the celebrated opening lines of the bard Willenia’s history of Avalon

As one world dies, another is born. It is a time both dark and bright, a moment of miracles. In the mist-shrouded land of Fincayra, an isle long forgotten is suddenly found, a small band of children defeats an army of death, and a people disgraced win their wings at last. And in the greatest miracle of all, a young wizard called Merlin earns his true name: Olo Eopia, great man of many worlds, many times. And yet . . . even as Fincayra is saved, it is lost—passing forever into the Otherworld of the Spirits.

But in that very moment, a new world appears. Born of a seed that beats like a heart, a seed won by Merlin on his journey through a magical mirror, this new world is a tree: the Great Tree. It stands as a bridge between Earth and Heaven, between mortal and immortal, between shifting seas and eternal mist.

Its landscape is immense, full of wonders and surprises. Its populace is as far-flung as the stars on high. Its essence is part hope, part tragedy, and part mystery.

Its name is Avalon.

The Dark Prophecy

first revealed by the Lady of the Lake, Year of Avalon 694

A year shall come when stars go dark,
And faith will fail anon—
For born shall be a child who spells
The end of Avalon.

The only hope beneath the stars
To save that world so fair
Will be the Merlin then alive:
The wizard’s own true heir.

What shall become of Avalon,
Our dream, our deepest need?
What glory or despair shall sprout
From Merlin’s magic seed?

Prologue: One Dark Night

A flame vent erupted on the cliffs, blasting the darkness like an angry dragon.

Then another. And another. All across the cliffs, among the highest in Fireroot, tongues of fire shot upward, licked the air, then vanished behind veils of ash and smoke. Rotten as sulfurous eggs, blacker even than the black rocks of this ridge, the heavy smoke swirled under cliffs and poured out of crevasses. Fire plants, shaped like ghoulish hands, flickered strangely as they stretched glowing fingers at anything that moved.

But nothing moved on the cliffs. Nothing but smoke, and ash, and spitting flames. Nothing . . . except two shadowy shapes that crept steadily higher.

It was night, and the two shapes, a pair of burly men, knew well that darkness brought added dangers. Yet this particular night had lasted for months on end, its blackness broken only by the ceaseless fires of the cliffs. For this was the Year of Darkness—a time long dreaded, ever since the Lady of the Lake had made her infamous prophecy that all the stars of Avalon would go dark, and stay dark, for an entire year.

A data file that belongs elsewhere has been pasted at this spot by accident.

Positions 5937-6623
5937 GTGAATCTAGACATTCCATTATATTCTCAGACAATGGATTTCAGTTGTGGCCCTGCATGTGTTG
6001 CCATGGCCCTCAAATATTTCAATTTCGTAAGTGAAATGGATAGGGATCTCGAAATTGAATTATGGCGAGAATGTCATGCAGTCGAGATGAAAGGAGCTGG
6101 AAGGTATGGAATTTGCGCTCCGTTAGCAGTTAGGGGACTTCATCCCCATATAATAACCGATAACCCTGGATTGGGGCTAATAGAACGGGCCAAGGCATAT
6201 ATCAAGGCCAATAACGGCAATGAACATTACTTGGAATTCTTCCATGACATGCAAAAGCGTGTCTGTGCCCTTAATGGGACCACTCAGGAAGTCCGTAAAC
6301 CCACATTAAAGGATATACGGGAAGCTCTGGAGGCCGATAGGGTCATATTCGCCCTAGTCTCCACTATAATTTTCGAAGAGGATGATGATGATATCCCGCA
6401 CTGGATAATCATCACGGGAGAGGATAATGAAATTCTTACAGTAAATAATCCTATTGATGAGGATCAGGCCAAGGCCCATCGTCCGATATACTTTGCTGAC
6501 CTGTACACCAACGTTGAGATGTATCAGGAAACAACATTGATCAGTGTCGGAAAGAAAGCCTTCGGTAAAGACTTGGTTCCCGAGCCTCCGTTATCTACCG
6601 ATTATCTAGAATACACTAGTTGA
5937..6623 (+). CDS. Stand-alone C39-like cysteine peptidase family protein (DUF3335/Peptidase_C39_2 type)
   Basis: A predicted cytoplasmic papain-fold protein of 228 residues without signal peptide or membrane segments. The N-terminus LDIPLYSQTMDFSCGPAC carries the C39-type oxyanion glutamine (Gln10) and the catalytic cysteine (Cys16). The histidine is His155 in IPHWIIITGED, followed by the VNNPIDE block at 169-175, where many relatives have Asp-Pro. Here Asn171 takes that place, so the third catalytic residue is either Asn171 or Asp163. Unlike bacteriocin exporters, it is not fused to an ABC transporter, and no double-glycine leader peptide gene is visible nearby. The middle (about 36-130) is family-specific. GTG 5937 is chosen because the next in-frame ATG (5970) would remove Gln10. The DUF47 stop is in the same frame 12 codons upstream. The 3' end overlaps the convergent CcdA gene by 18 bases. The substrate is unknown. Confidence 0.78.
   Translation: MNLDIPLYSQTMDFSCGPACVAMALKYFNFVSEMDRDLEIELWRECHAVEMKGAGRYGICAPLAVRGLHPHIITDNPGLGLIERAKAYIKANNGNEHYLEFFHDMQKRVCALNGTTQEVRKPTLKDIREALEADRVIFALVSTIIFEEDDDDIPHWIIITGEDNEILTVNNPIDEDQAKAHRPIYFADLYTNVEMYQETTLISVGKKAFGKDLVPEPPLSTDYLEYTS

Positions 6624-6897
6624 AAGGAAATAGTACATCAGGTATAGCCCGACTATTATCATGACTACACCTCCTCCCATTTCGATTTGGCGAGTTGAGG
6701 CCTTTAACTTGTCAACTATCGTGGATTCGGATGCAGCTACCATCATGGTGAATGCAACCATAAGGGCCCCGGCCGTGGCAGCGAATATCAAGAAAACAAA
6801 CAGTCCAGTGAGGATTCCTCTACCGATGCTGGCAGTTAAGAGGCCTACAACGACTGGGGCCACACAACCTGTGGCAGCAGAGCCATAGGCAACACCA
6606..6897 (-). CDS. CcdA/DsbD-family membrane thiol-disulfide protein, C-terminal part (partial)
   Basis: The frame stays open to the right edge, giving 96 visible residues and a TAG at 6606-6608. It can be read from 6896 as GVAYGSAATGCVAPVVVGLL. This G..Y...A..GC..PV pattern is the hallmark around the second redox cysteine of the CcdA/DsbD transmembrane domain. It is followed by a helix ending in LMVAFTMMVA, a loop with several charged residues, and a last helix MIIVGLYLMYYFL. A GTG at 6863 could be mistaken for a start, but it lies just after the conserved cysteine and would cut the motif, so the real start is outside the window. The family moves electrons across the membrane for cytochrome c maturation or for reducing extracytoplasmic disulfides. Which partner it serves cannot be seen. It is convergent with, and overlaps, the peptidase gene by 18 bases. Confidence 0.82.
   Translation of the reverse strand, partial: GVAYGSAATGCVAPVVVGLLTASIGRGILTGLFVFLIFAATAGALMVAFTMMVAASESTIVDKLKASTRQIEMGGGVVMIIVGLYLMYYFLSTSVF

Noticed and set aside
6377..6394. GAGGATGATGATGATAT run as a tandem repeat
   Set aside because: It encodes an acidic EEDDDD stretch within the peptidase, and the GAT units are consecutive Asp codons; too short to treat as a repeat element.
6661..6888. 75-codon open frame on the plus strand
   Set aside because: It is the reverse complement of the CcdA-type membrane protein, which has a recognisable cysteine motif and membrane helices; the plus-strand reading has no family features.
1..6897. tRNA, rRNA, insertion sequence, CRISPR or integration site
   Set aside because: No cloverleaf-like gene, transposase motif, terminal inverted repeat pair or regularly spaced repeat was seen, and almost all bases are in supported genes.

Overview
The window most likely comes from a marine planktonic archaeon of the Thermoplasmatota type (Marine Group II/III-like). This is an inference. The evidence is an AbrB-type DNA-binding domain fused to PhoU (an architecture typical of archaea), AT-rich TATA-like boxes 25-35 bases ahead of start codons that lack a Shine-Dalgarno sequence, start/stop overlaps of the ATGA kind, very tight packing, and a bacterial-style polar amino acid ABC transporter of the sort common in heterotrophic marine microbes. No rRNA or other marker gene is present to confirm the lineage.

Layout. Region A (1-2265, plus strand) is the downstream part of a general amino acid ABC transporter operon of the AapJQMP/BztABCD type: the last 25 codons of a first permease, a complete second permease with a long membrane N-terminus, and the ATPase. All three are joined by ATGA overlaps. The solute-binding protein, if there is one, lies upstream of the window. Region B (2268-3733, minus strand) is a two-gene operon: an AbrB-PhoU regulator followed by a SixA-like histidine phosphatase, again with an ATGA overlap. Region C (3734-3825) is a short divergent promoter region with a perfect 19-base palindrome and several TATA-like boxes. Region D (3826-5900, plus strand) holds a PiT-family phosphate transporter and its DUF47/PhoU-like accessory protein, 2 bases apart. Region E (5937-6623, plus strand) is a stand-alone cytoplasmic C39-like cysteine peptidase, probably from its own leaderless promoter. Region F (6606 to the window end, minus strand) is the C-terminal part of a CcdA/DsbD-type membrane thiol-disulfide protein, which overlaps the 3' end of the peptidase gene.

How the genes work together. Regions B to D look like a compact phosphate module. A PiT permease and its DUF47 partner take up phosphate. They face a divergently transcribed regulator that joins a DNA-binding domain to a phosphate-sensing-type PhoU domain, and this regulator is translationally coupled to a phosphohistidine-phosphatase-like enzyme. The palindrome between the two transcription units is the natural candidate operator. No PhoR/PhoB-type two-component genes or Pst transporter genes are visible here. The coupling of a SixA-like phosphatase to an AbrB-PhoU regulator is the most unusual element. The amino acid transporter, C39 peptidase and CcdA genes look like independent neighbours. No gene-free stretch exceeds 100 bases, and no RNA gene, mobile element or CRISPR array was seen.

Even so, the fact that night had swallowed all Seven Realms was not the most terrible part of the Dark Prophecy. No, far worse, the Lady had also foretold that in this year of darkness, a child would be born—a child destined to bring the very end of Avalon. The only hope, she had added, would come from someone else, someone she called
the true heir of Merlin
. Yet who that might be, and how he or she could ever defeat the child of the Dark Prophecy, no one knew.

“Aaaghh!”

The man’s pained cry echoed over the cliffs. “Damn lava rocks. Burn me feet, they do.”

“Shuddup, ye blasted fool!” spat his companion, crouching nearby. “Afore ye ruin everthin’.”

The first man, still rubbing his feet through the burned-out soles of his boots, started to reply—when he caught sight of something above them, at the very top of the cliffs. “Look thar,” he whispered, staring at a great tangle of branches, half lit by flames, that seemed to claw at the black sky.

“Where?”

“Up thar. A nest! I told ye we’d find—” He coughed, choking on a plume of smoke. “A nest.”

The other man shook his head, sending up a cloud of black ash that had settled on his hair. “We ain’t seekin’ no nest, Obba, ye woodenbrain! We’re seekin’ a child. An’ some sort o’ stick, remember?”

“Sure, but thar’s jest the place to find both, I say. Ossyn, if ye wasn’t me dumb liddle brother, I’d chuck ye right off this cliff. A dead flea’s got more brains!”

Ignoring his brother’s growl, he went on. “Look, ol’ White Hands got us here all right, didn’t he? An’ promised us we’d find the child he wants. The one he calls the true heir o’—”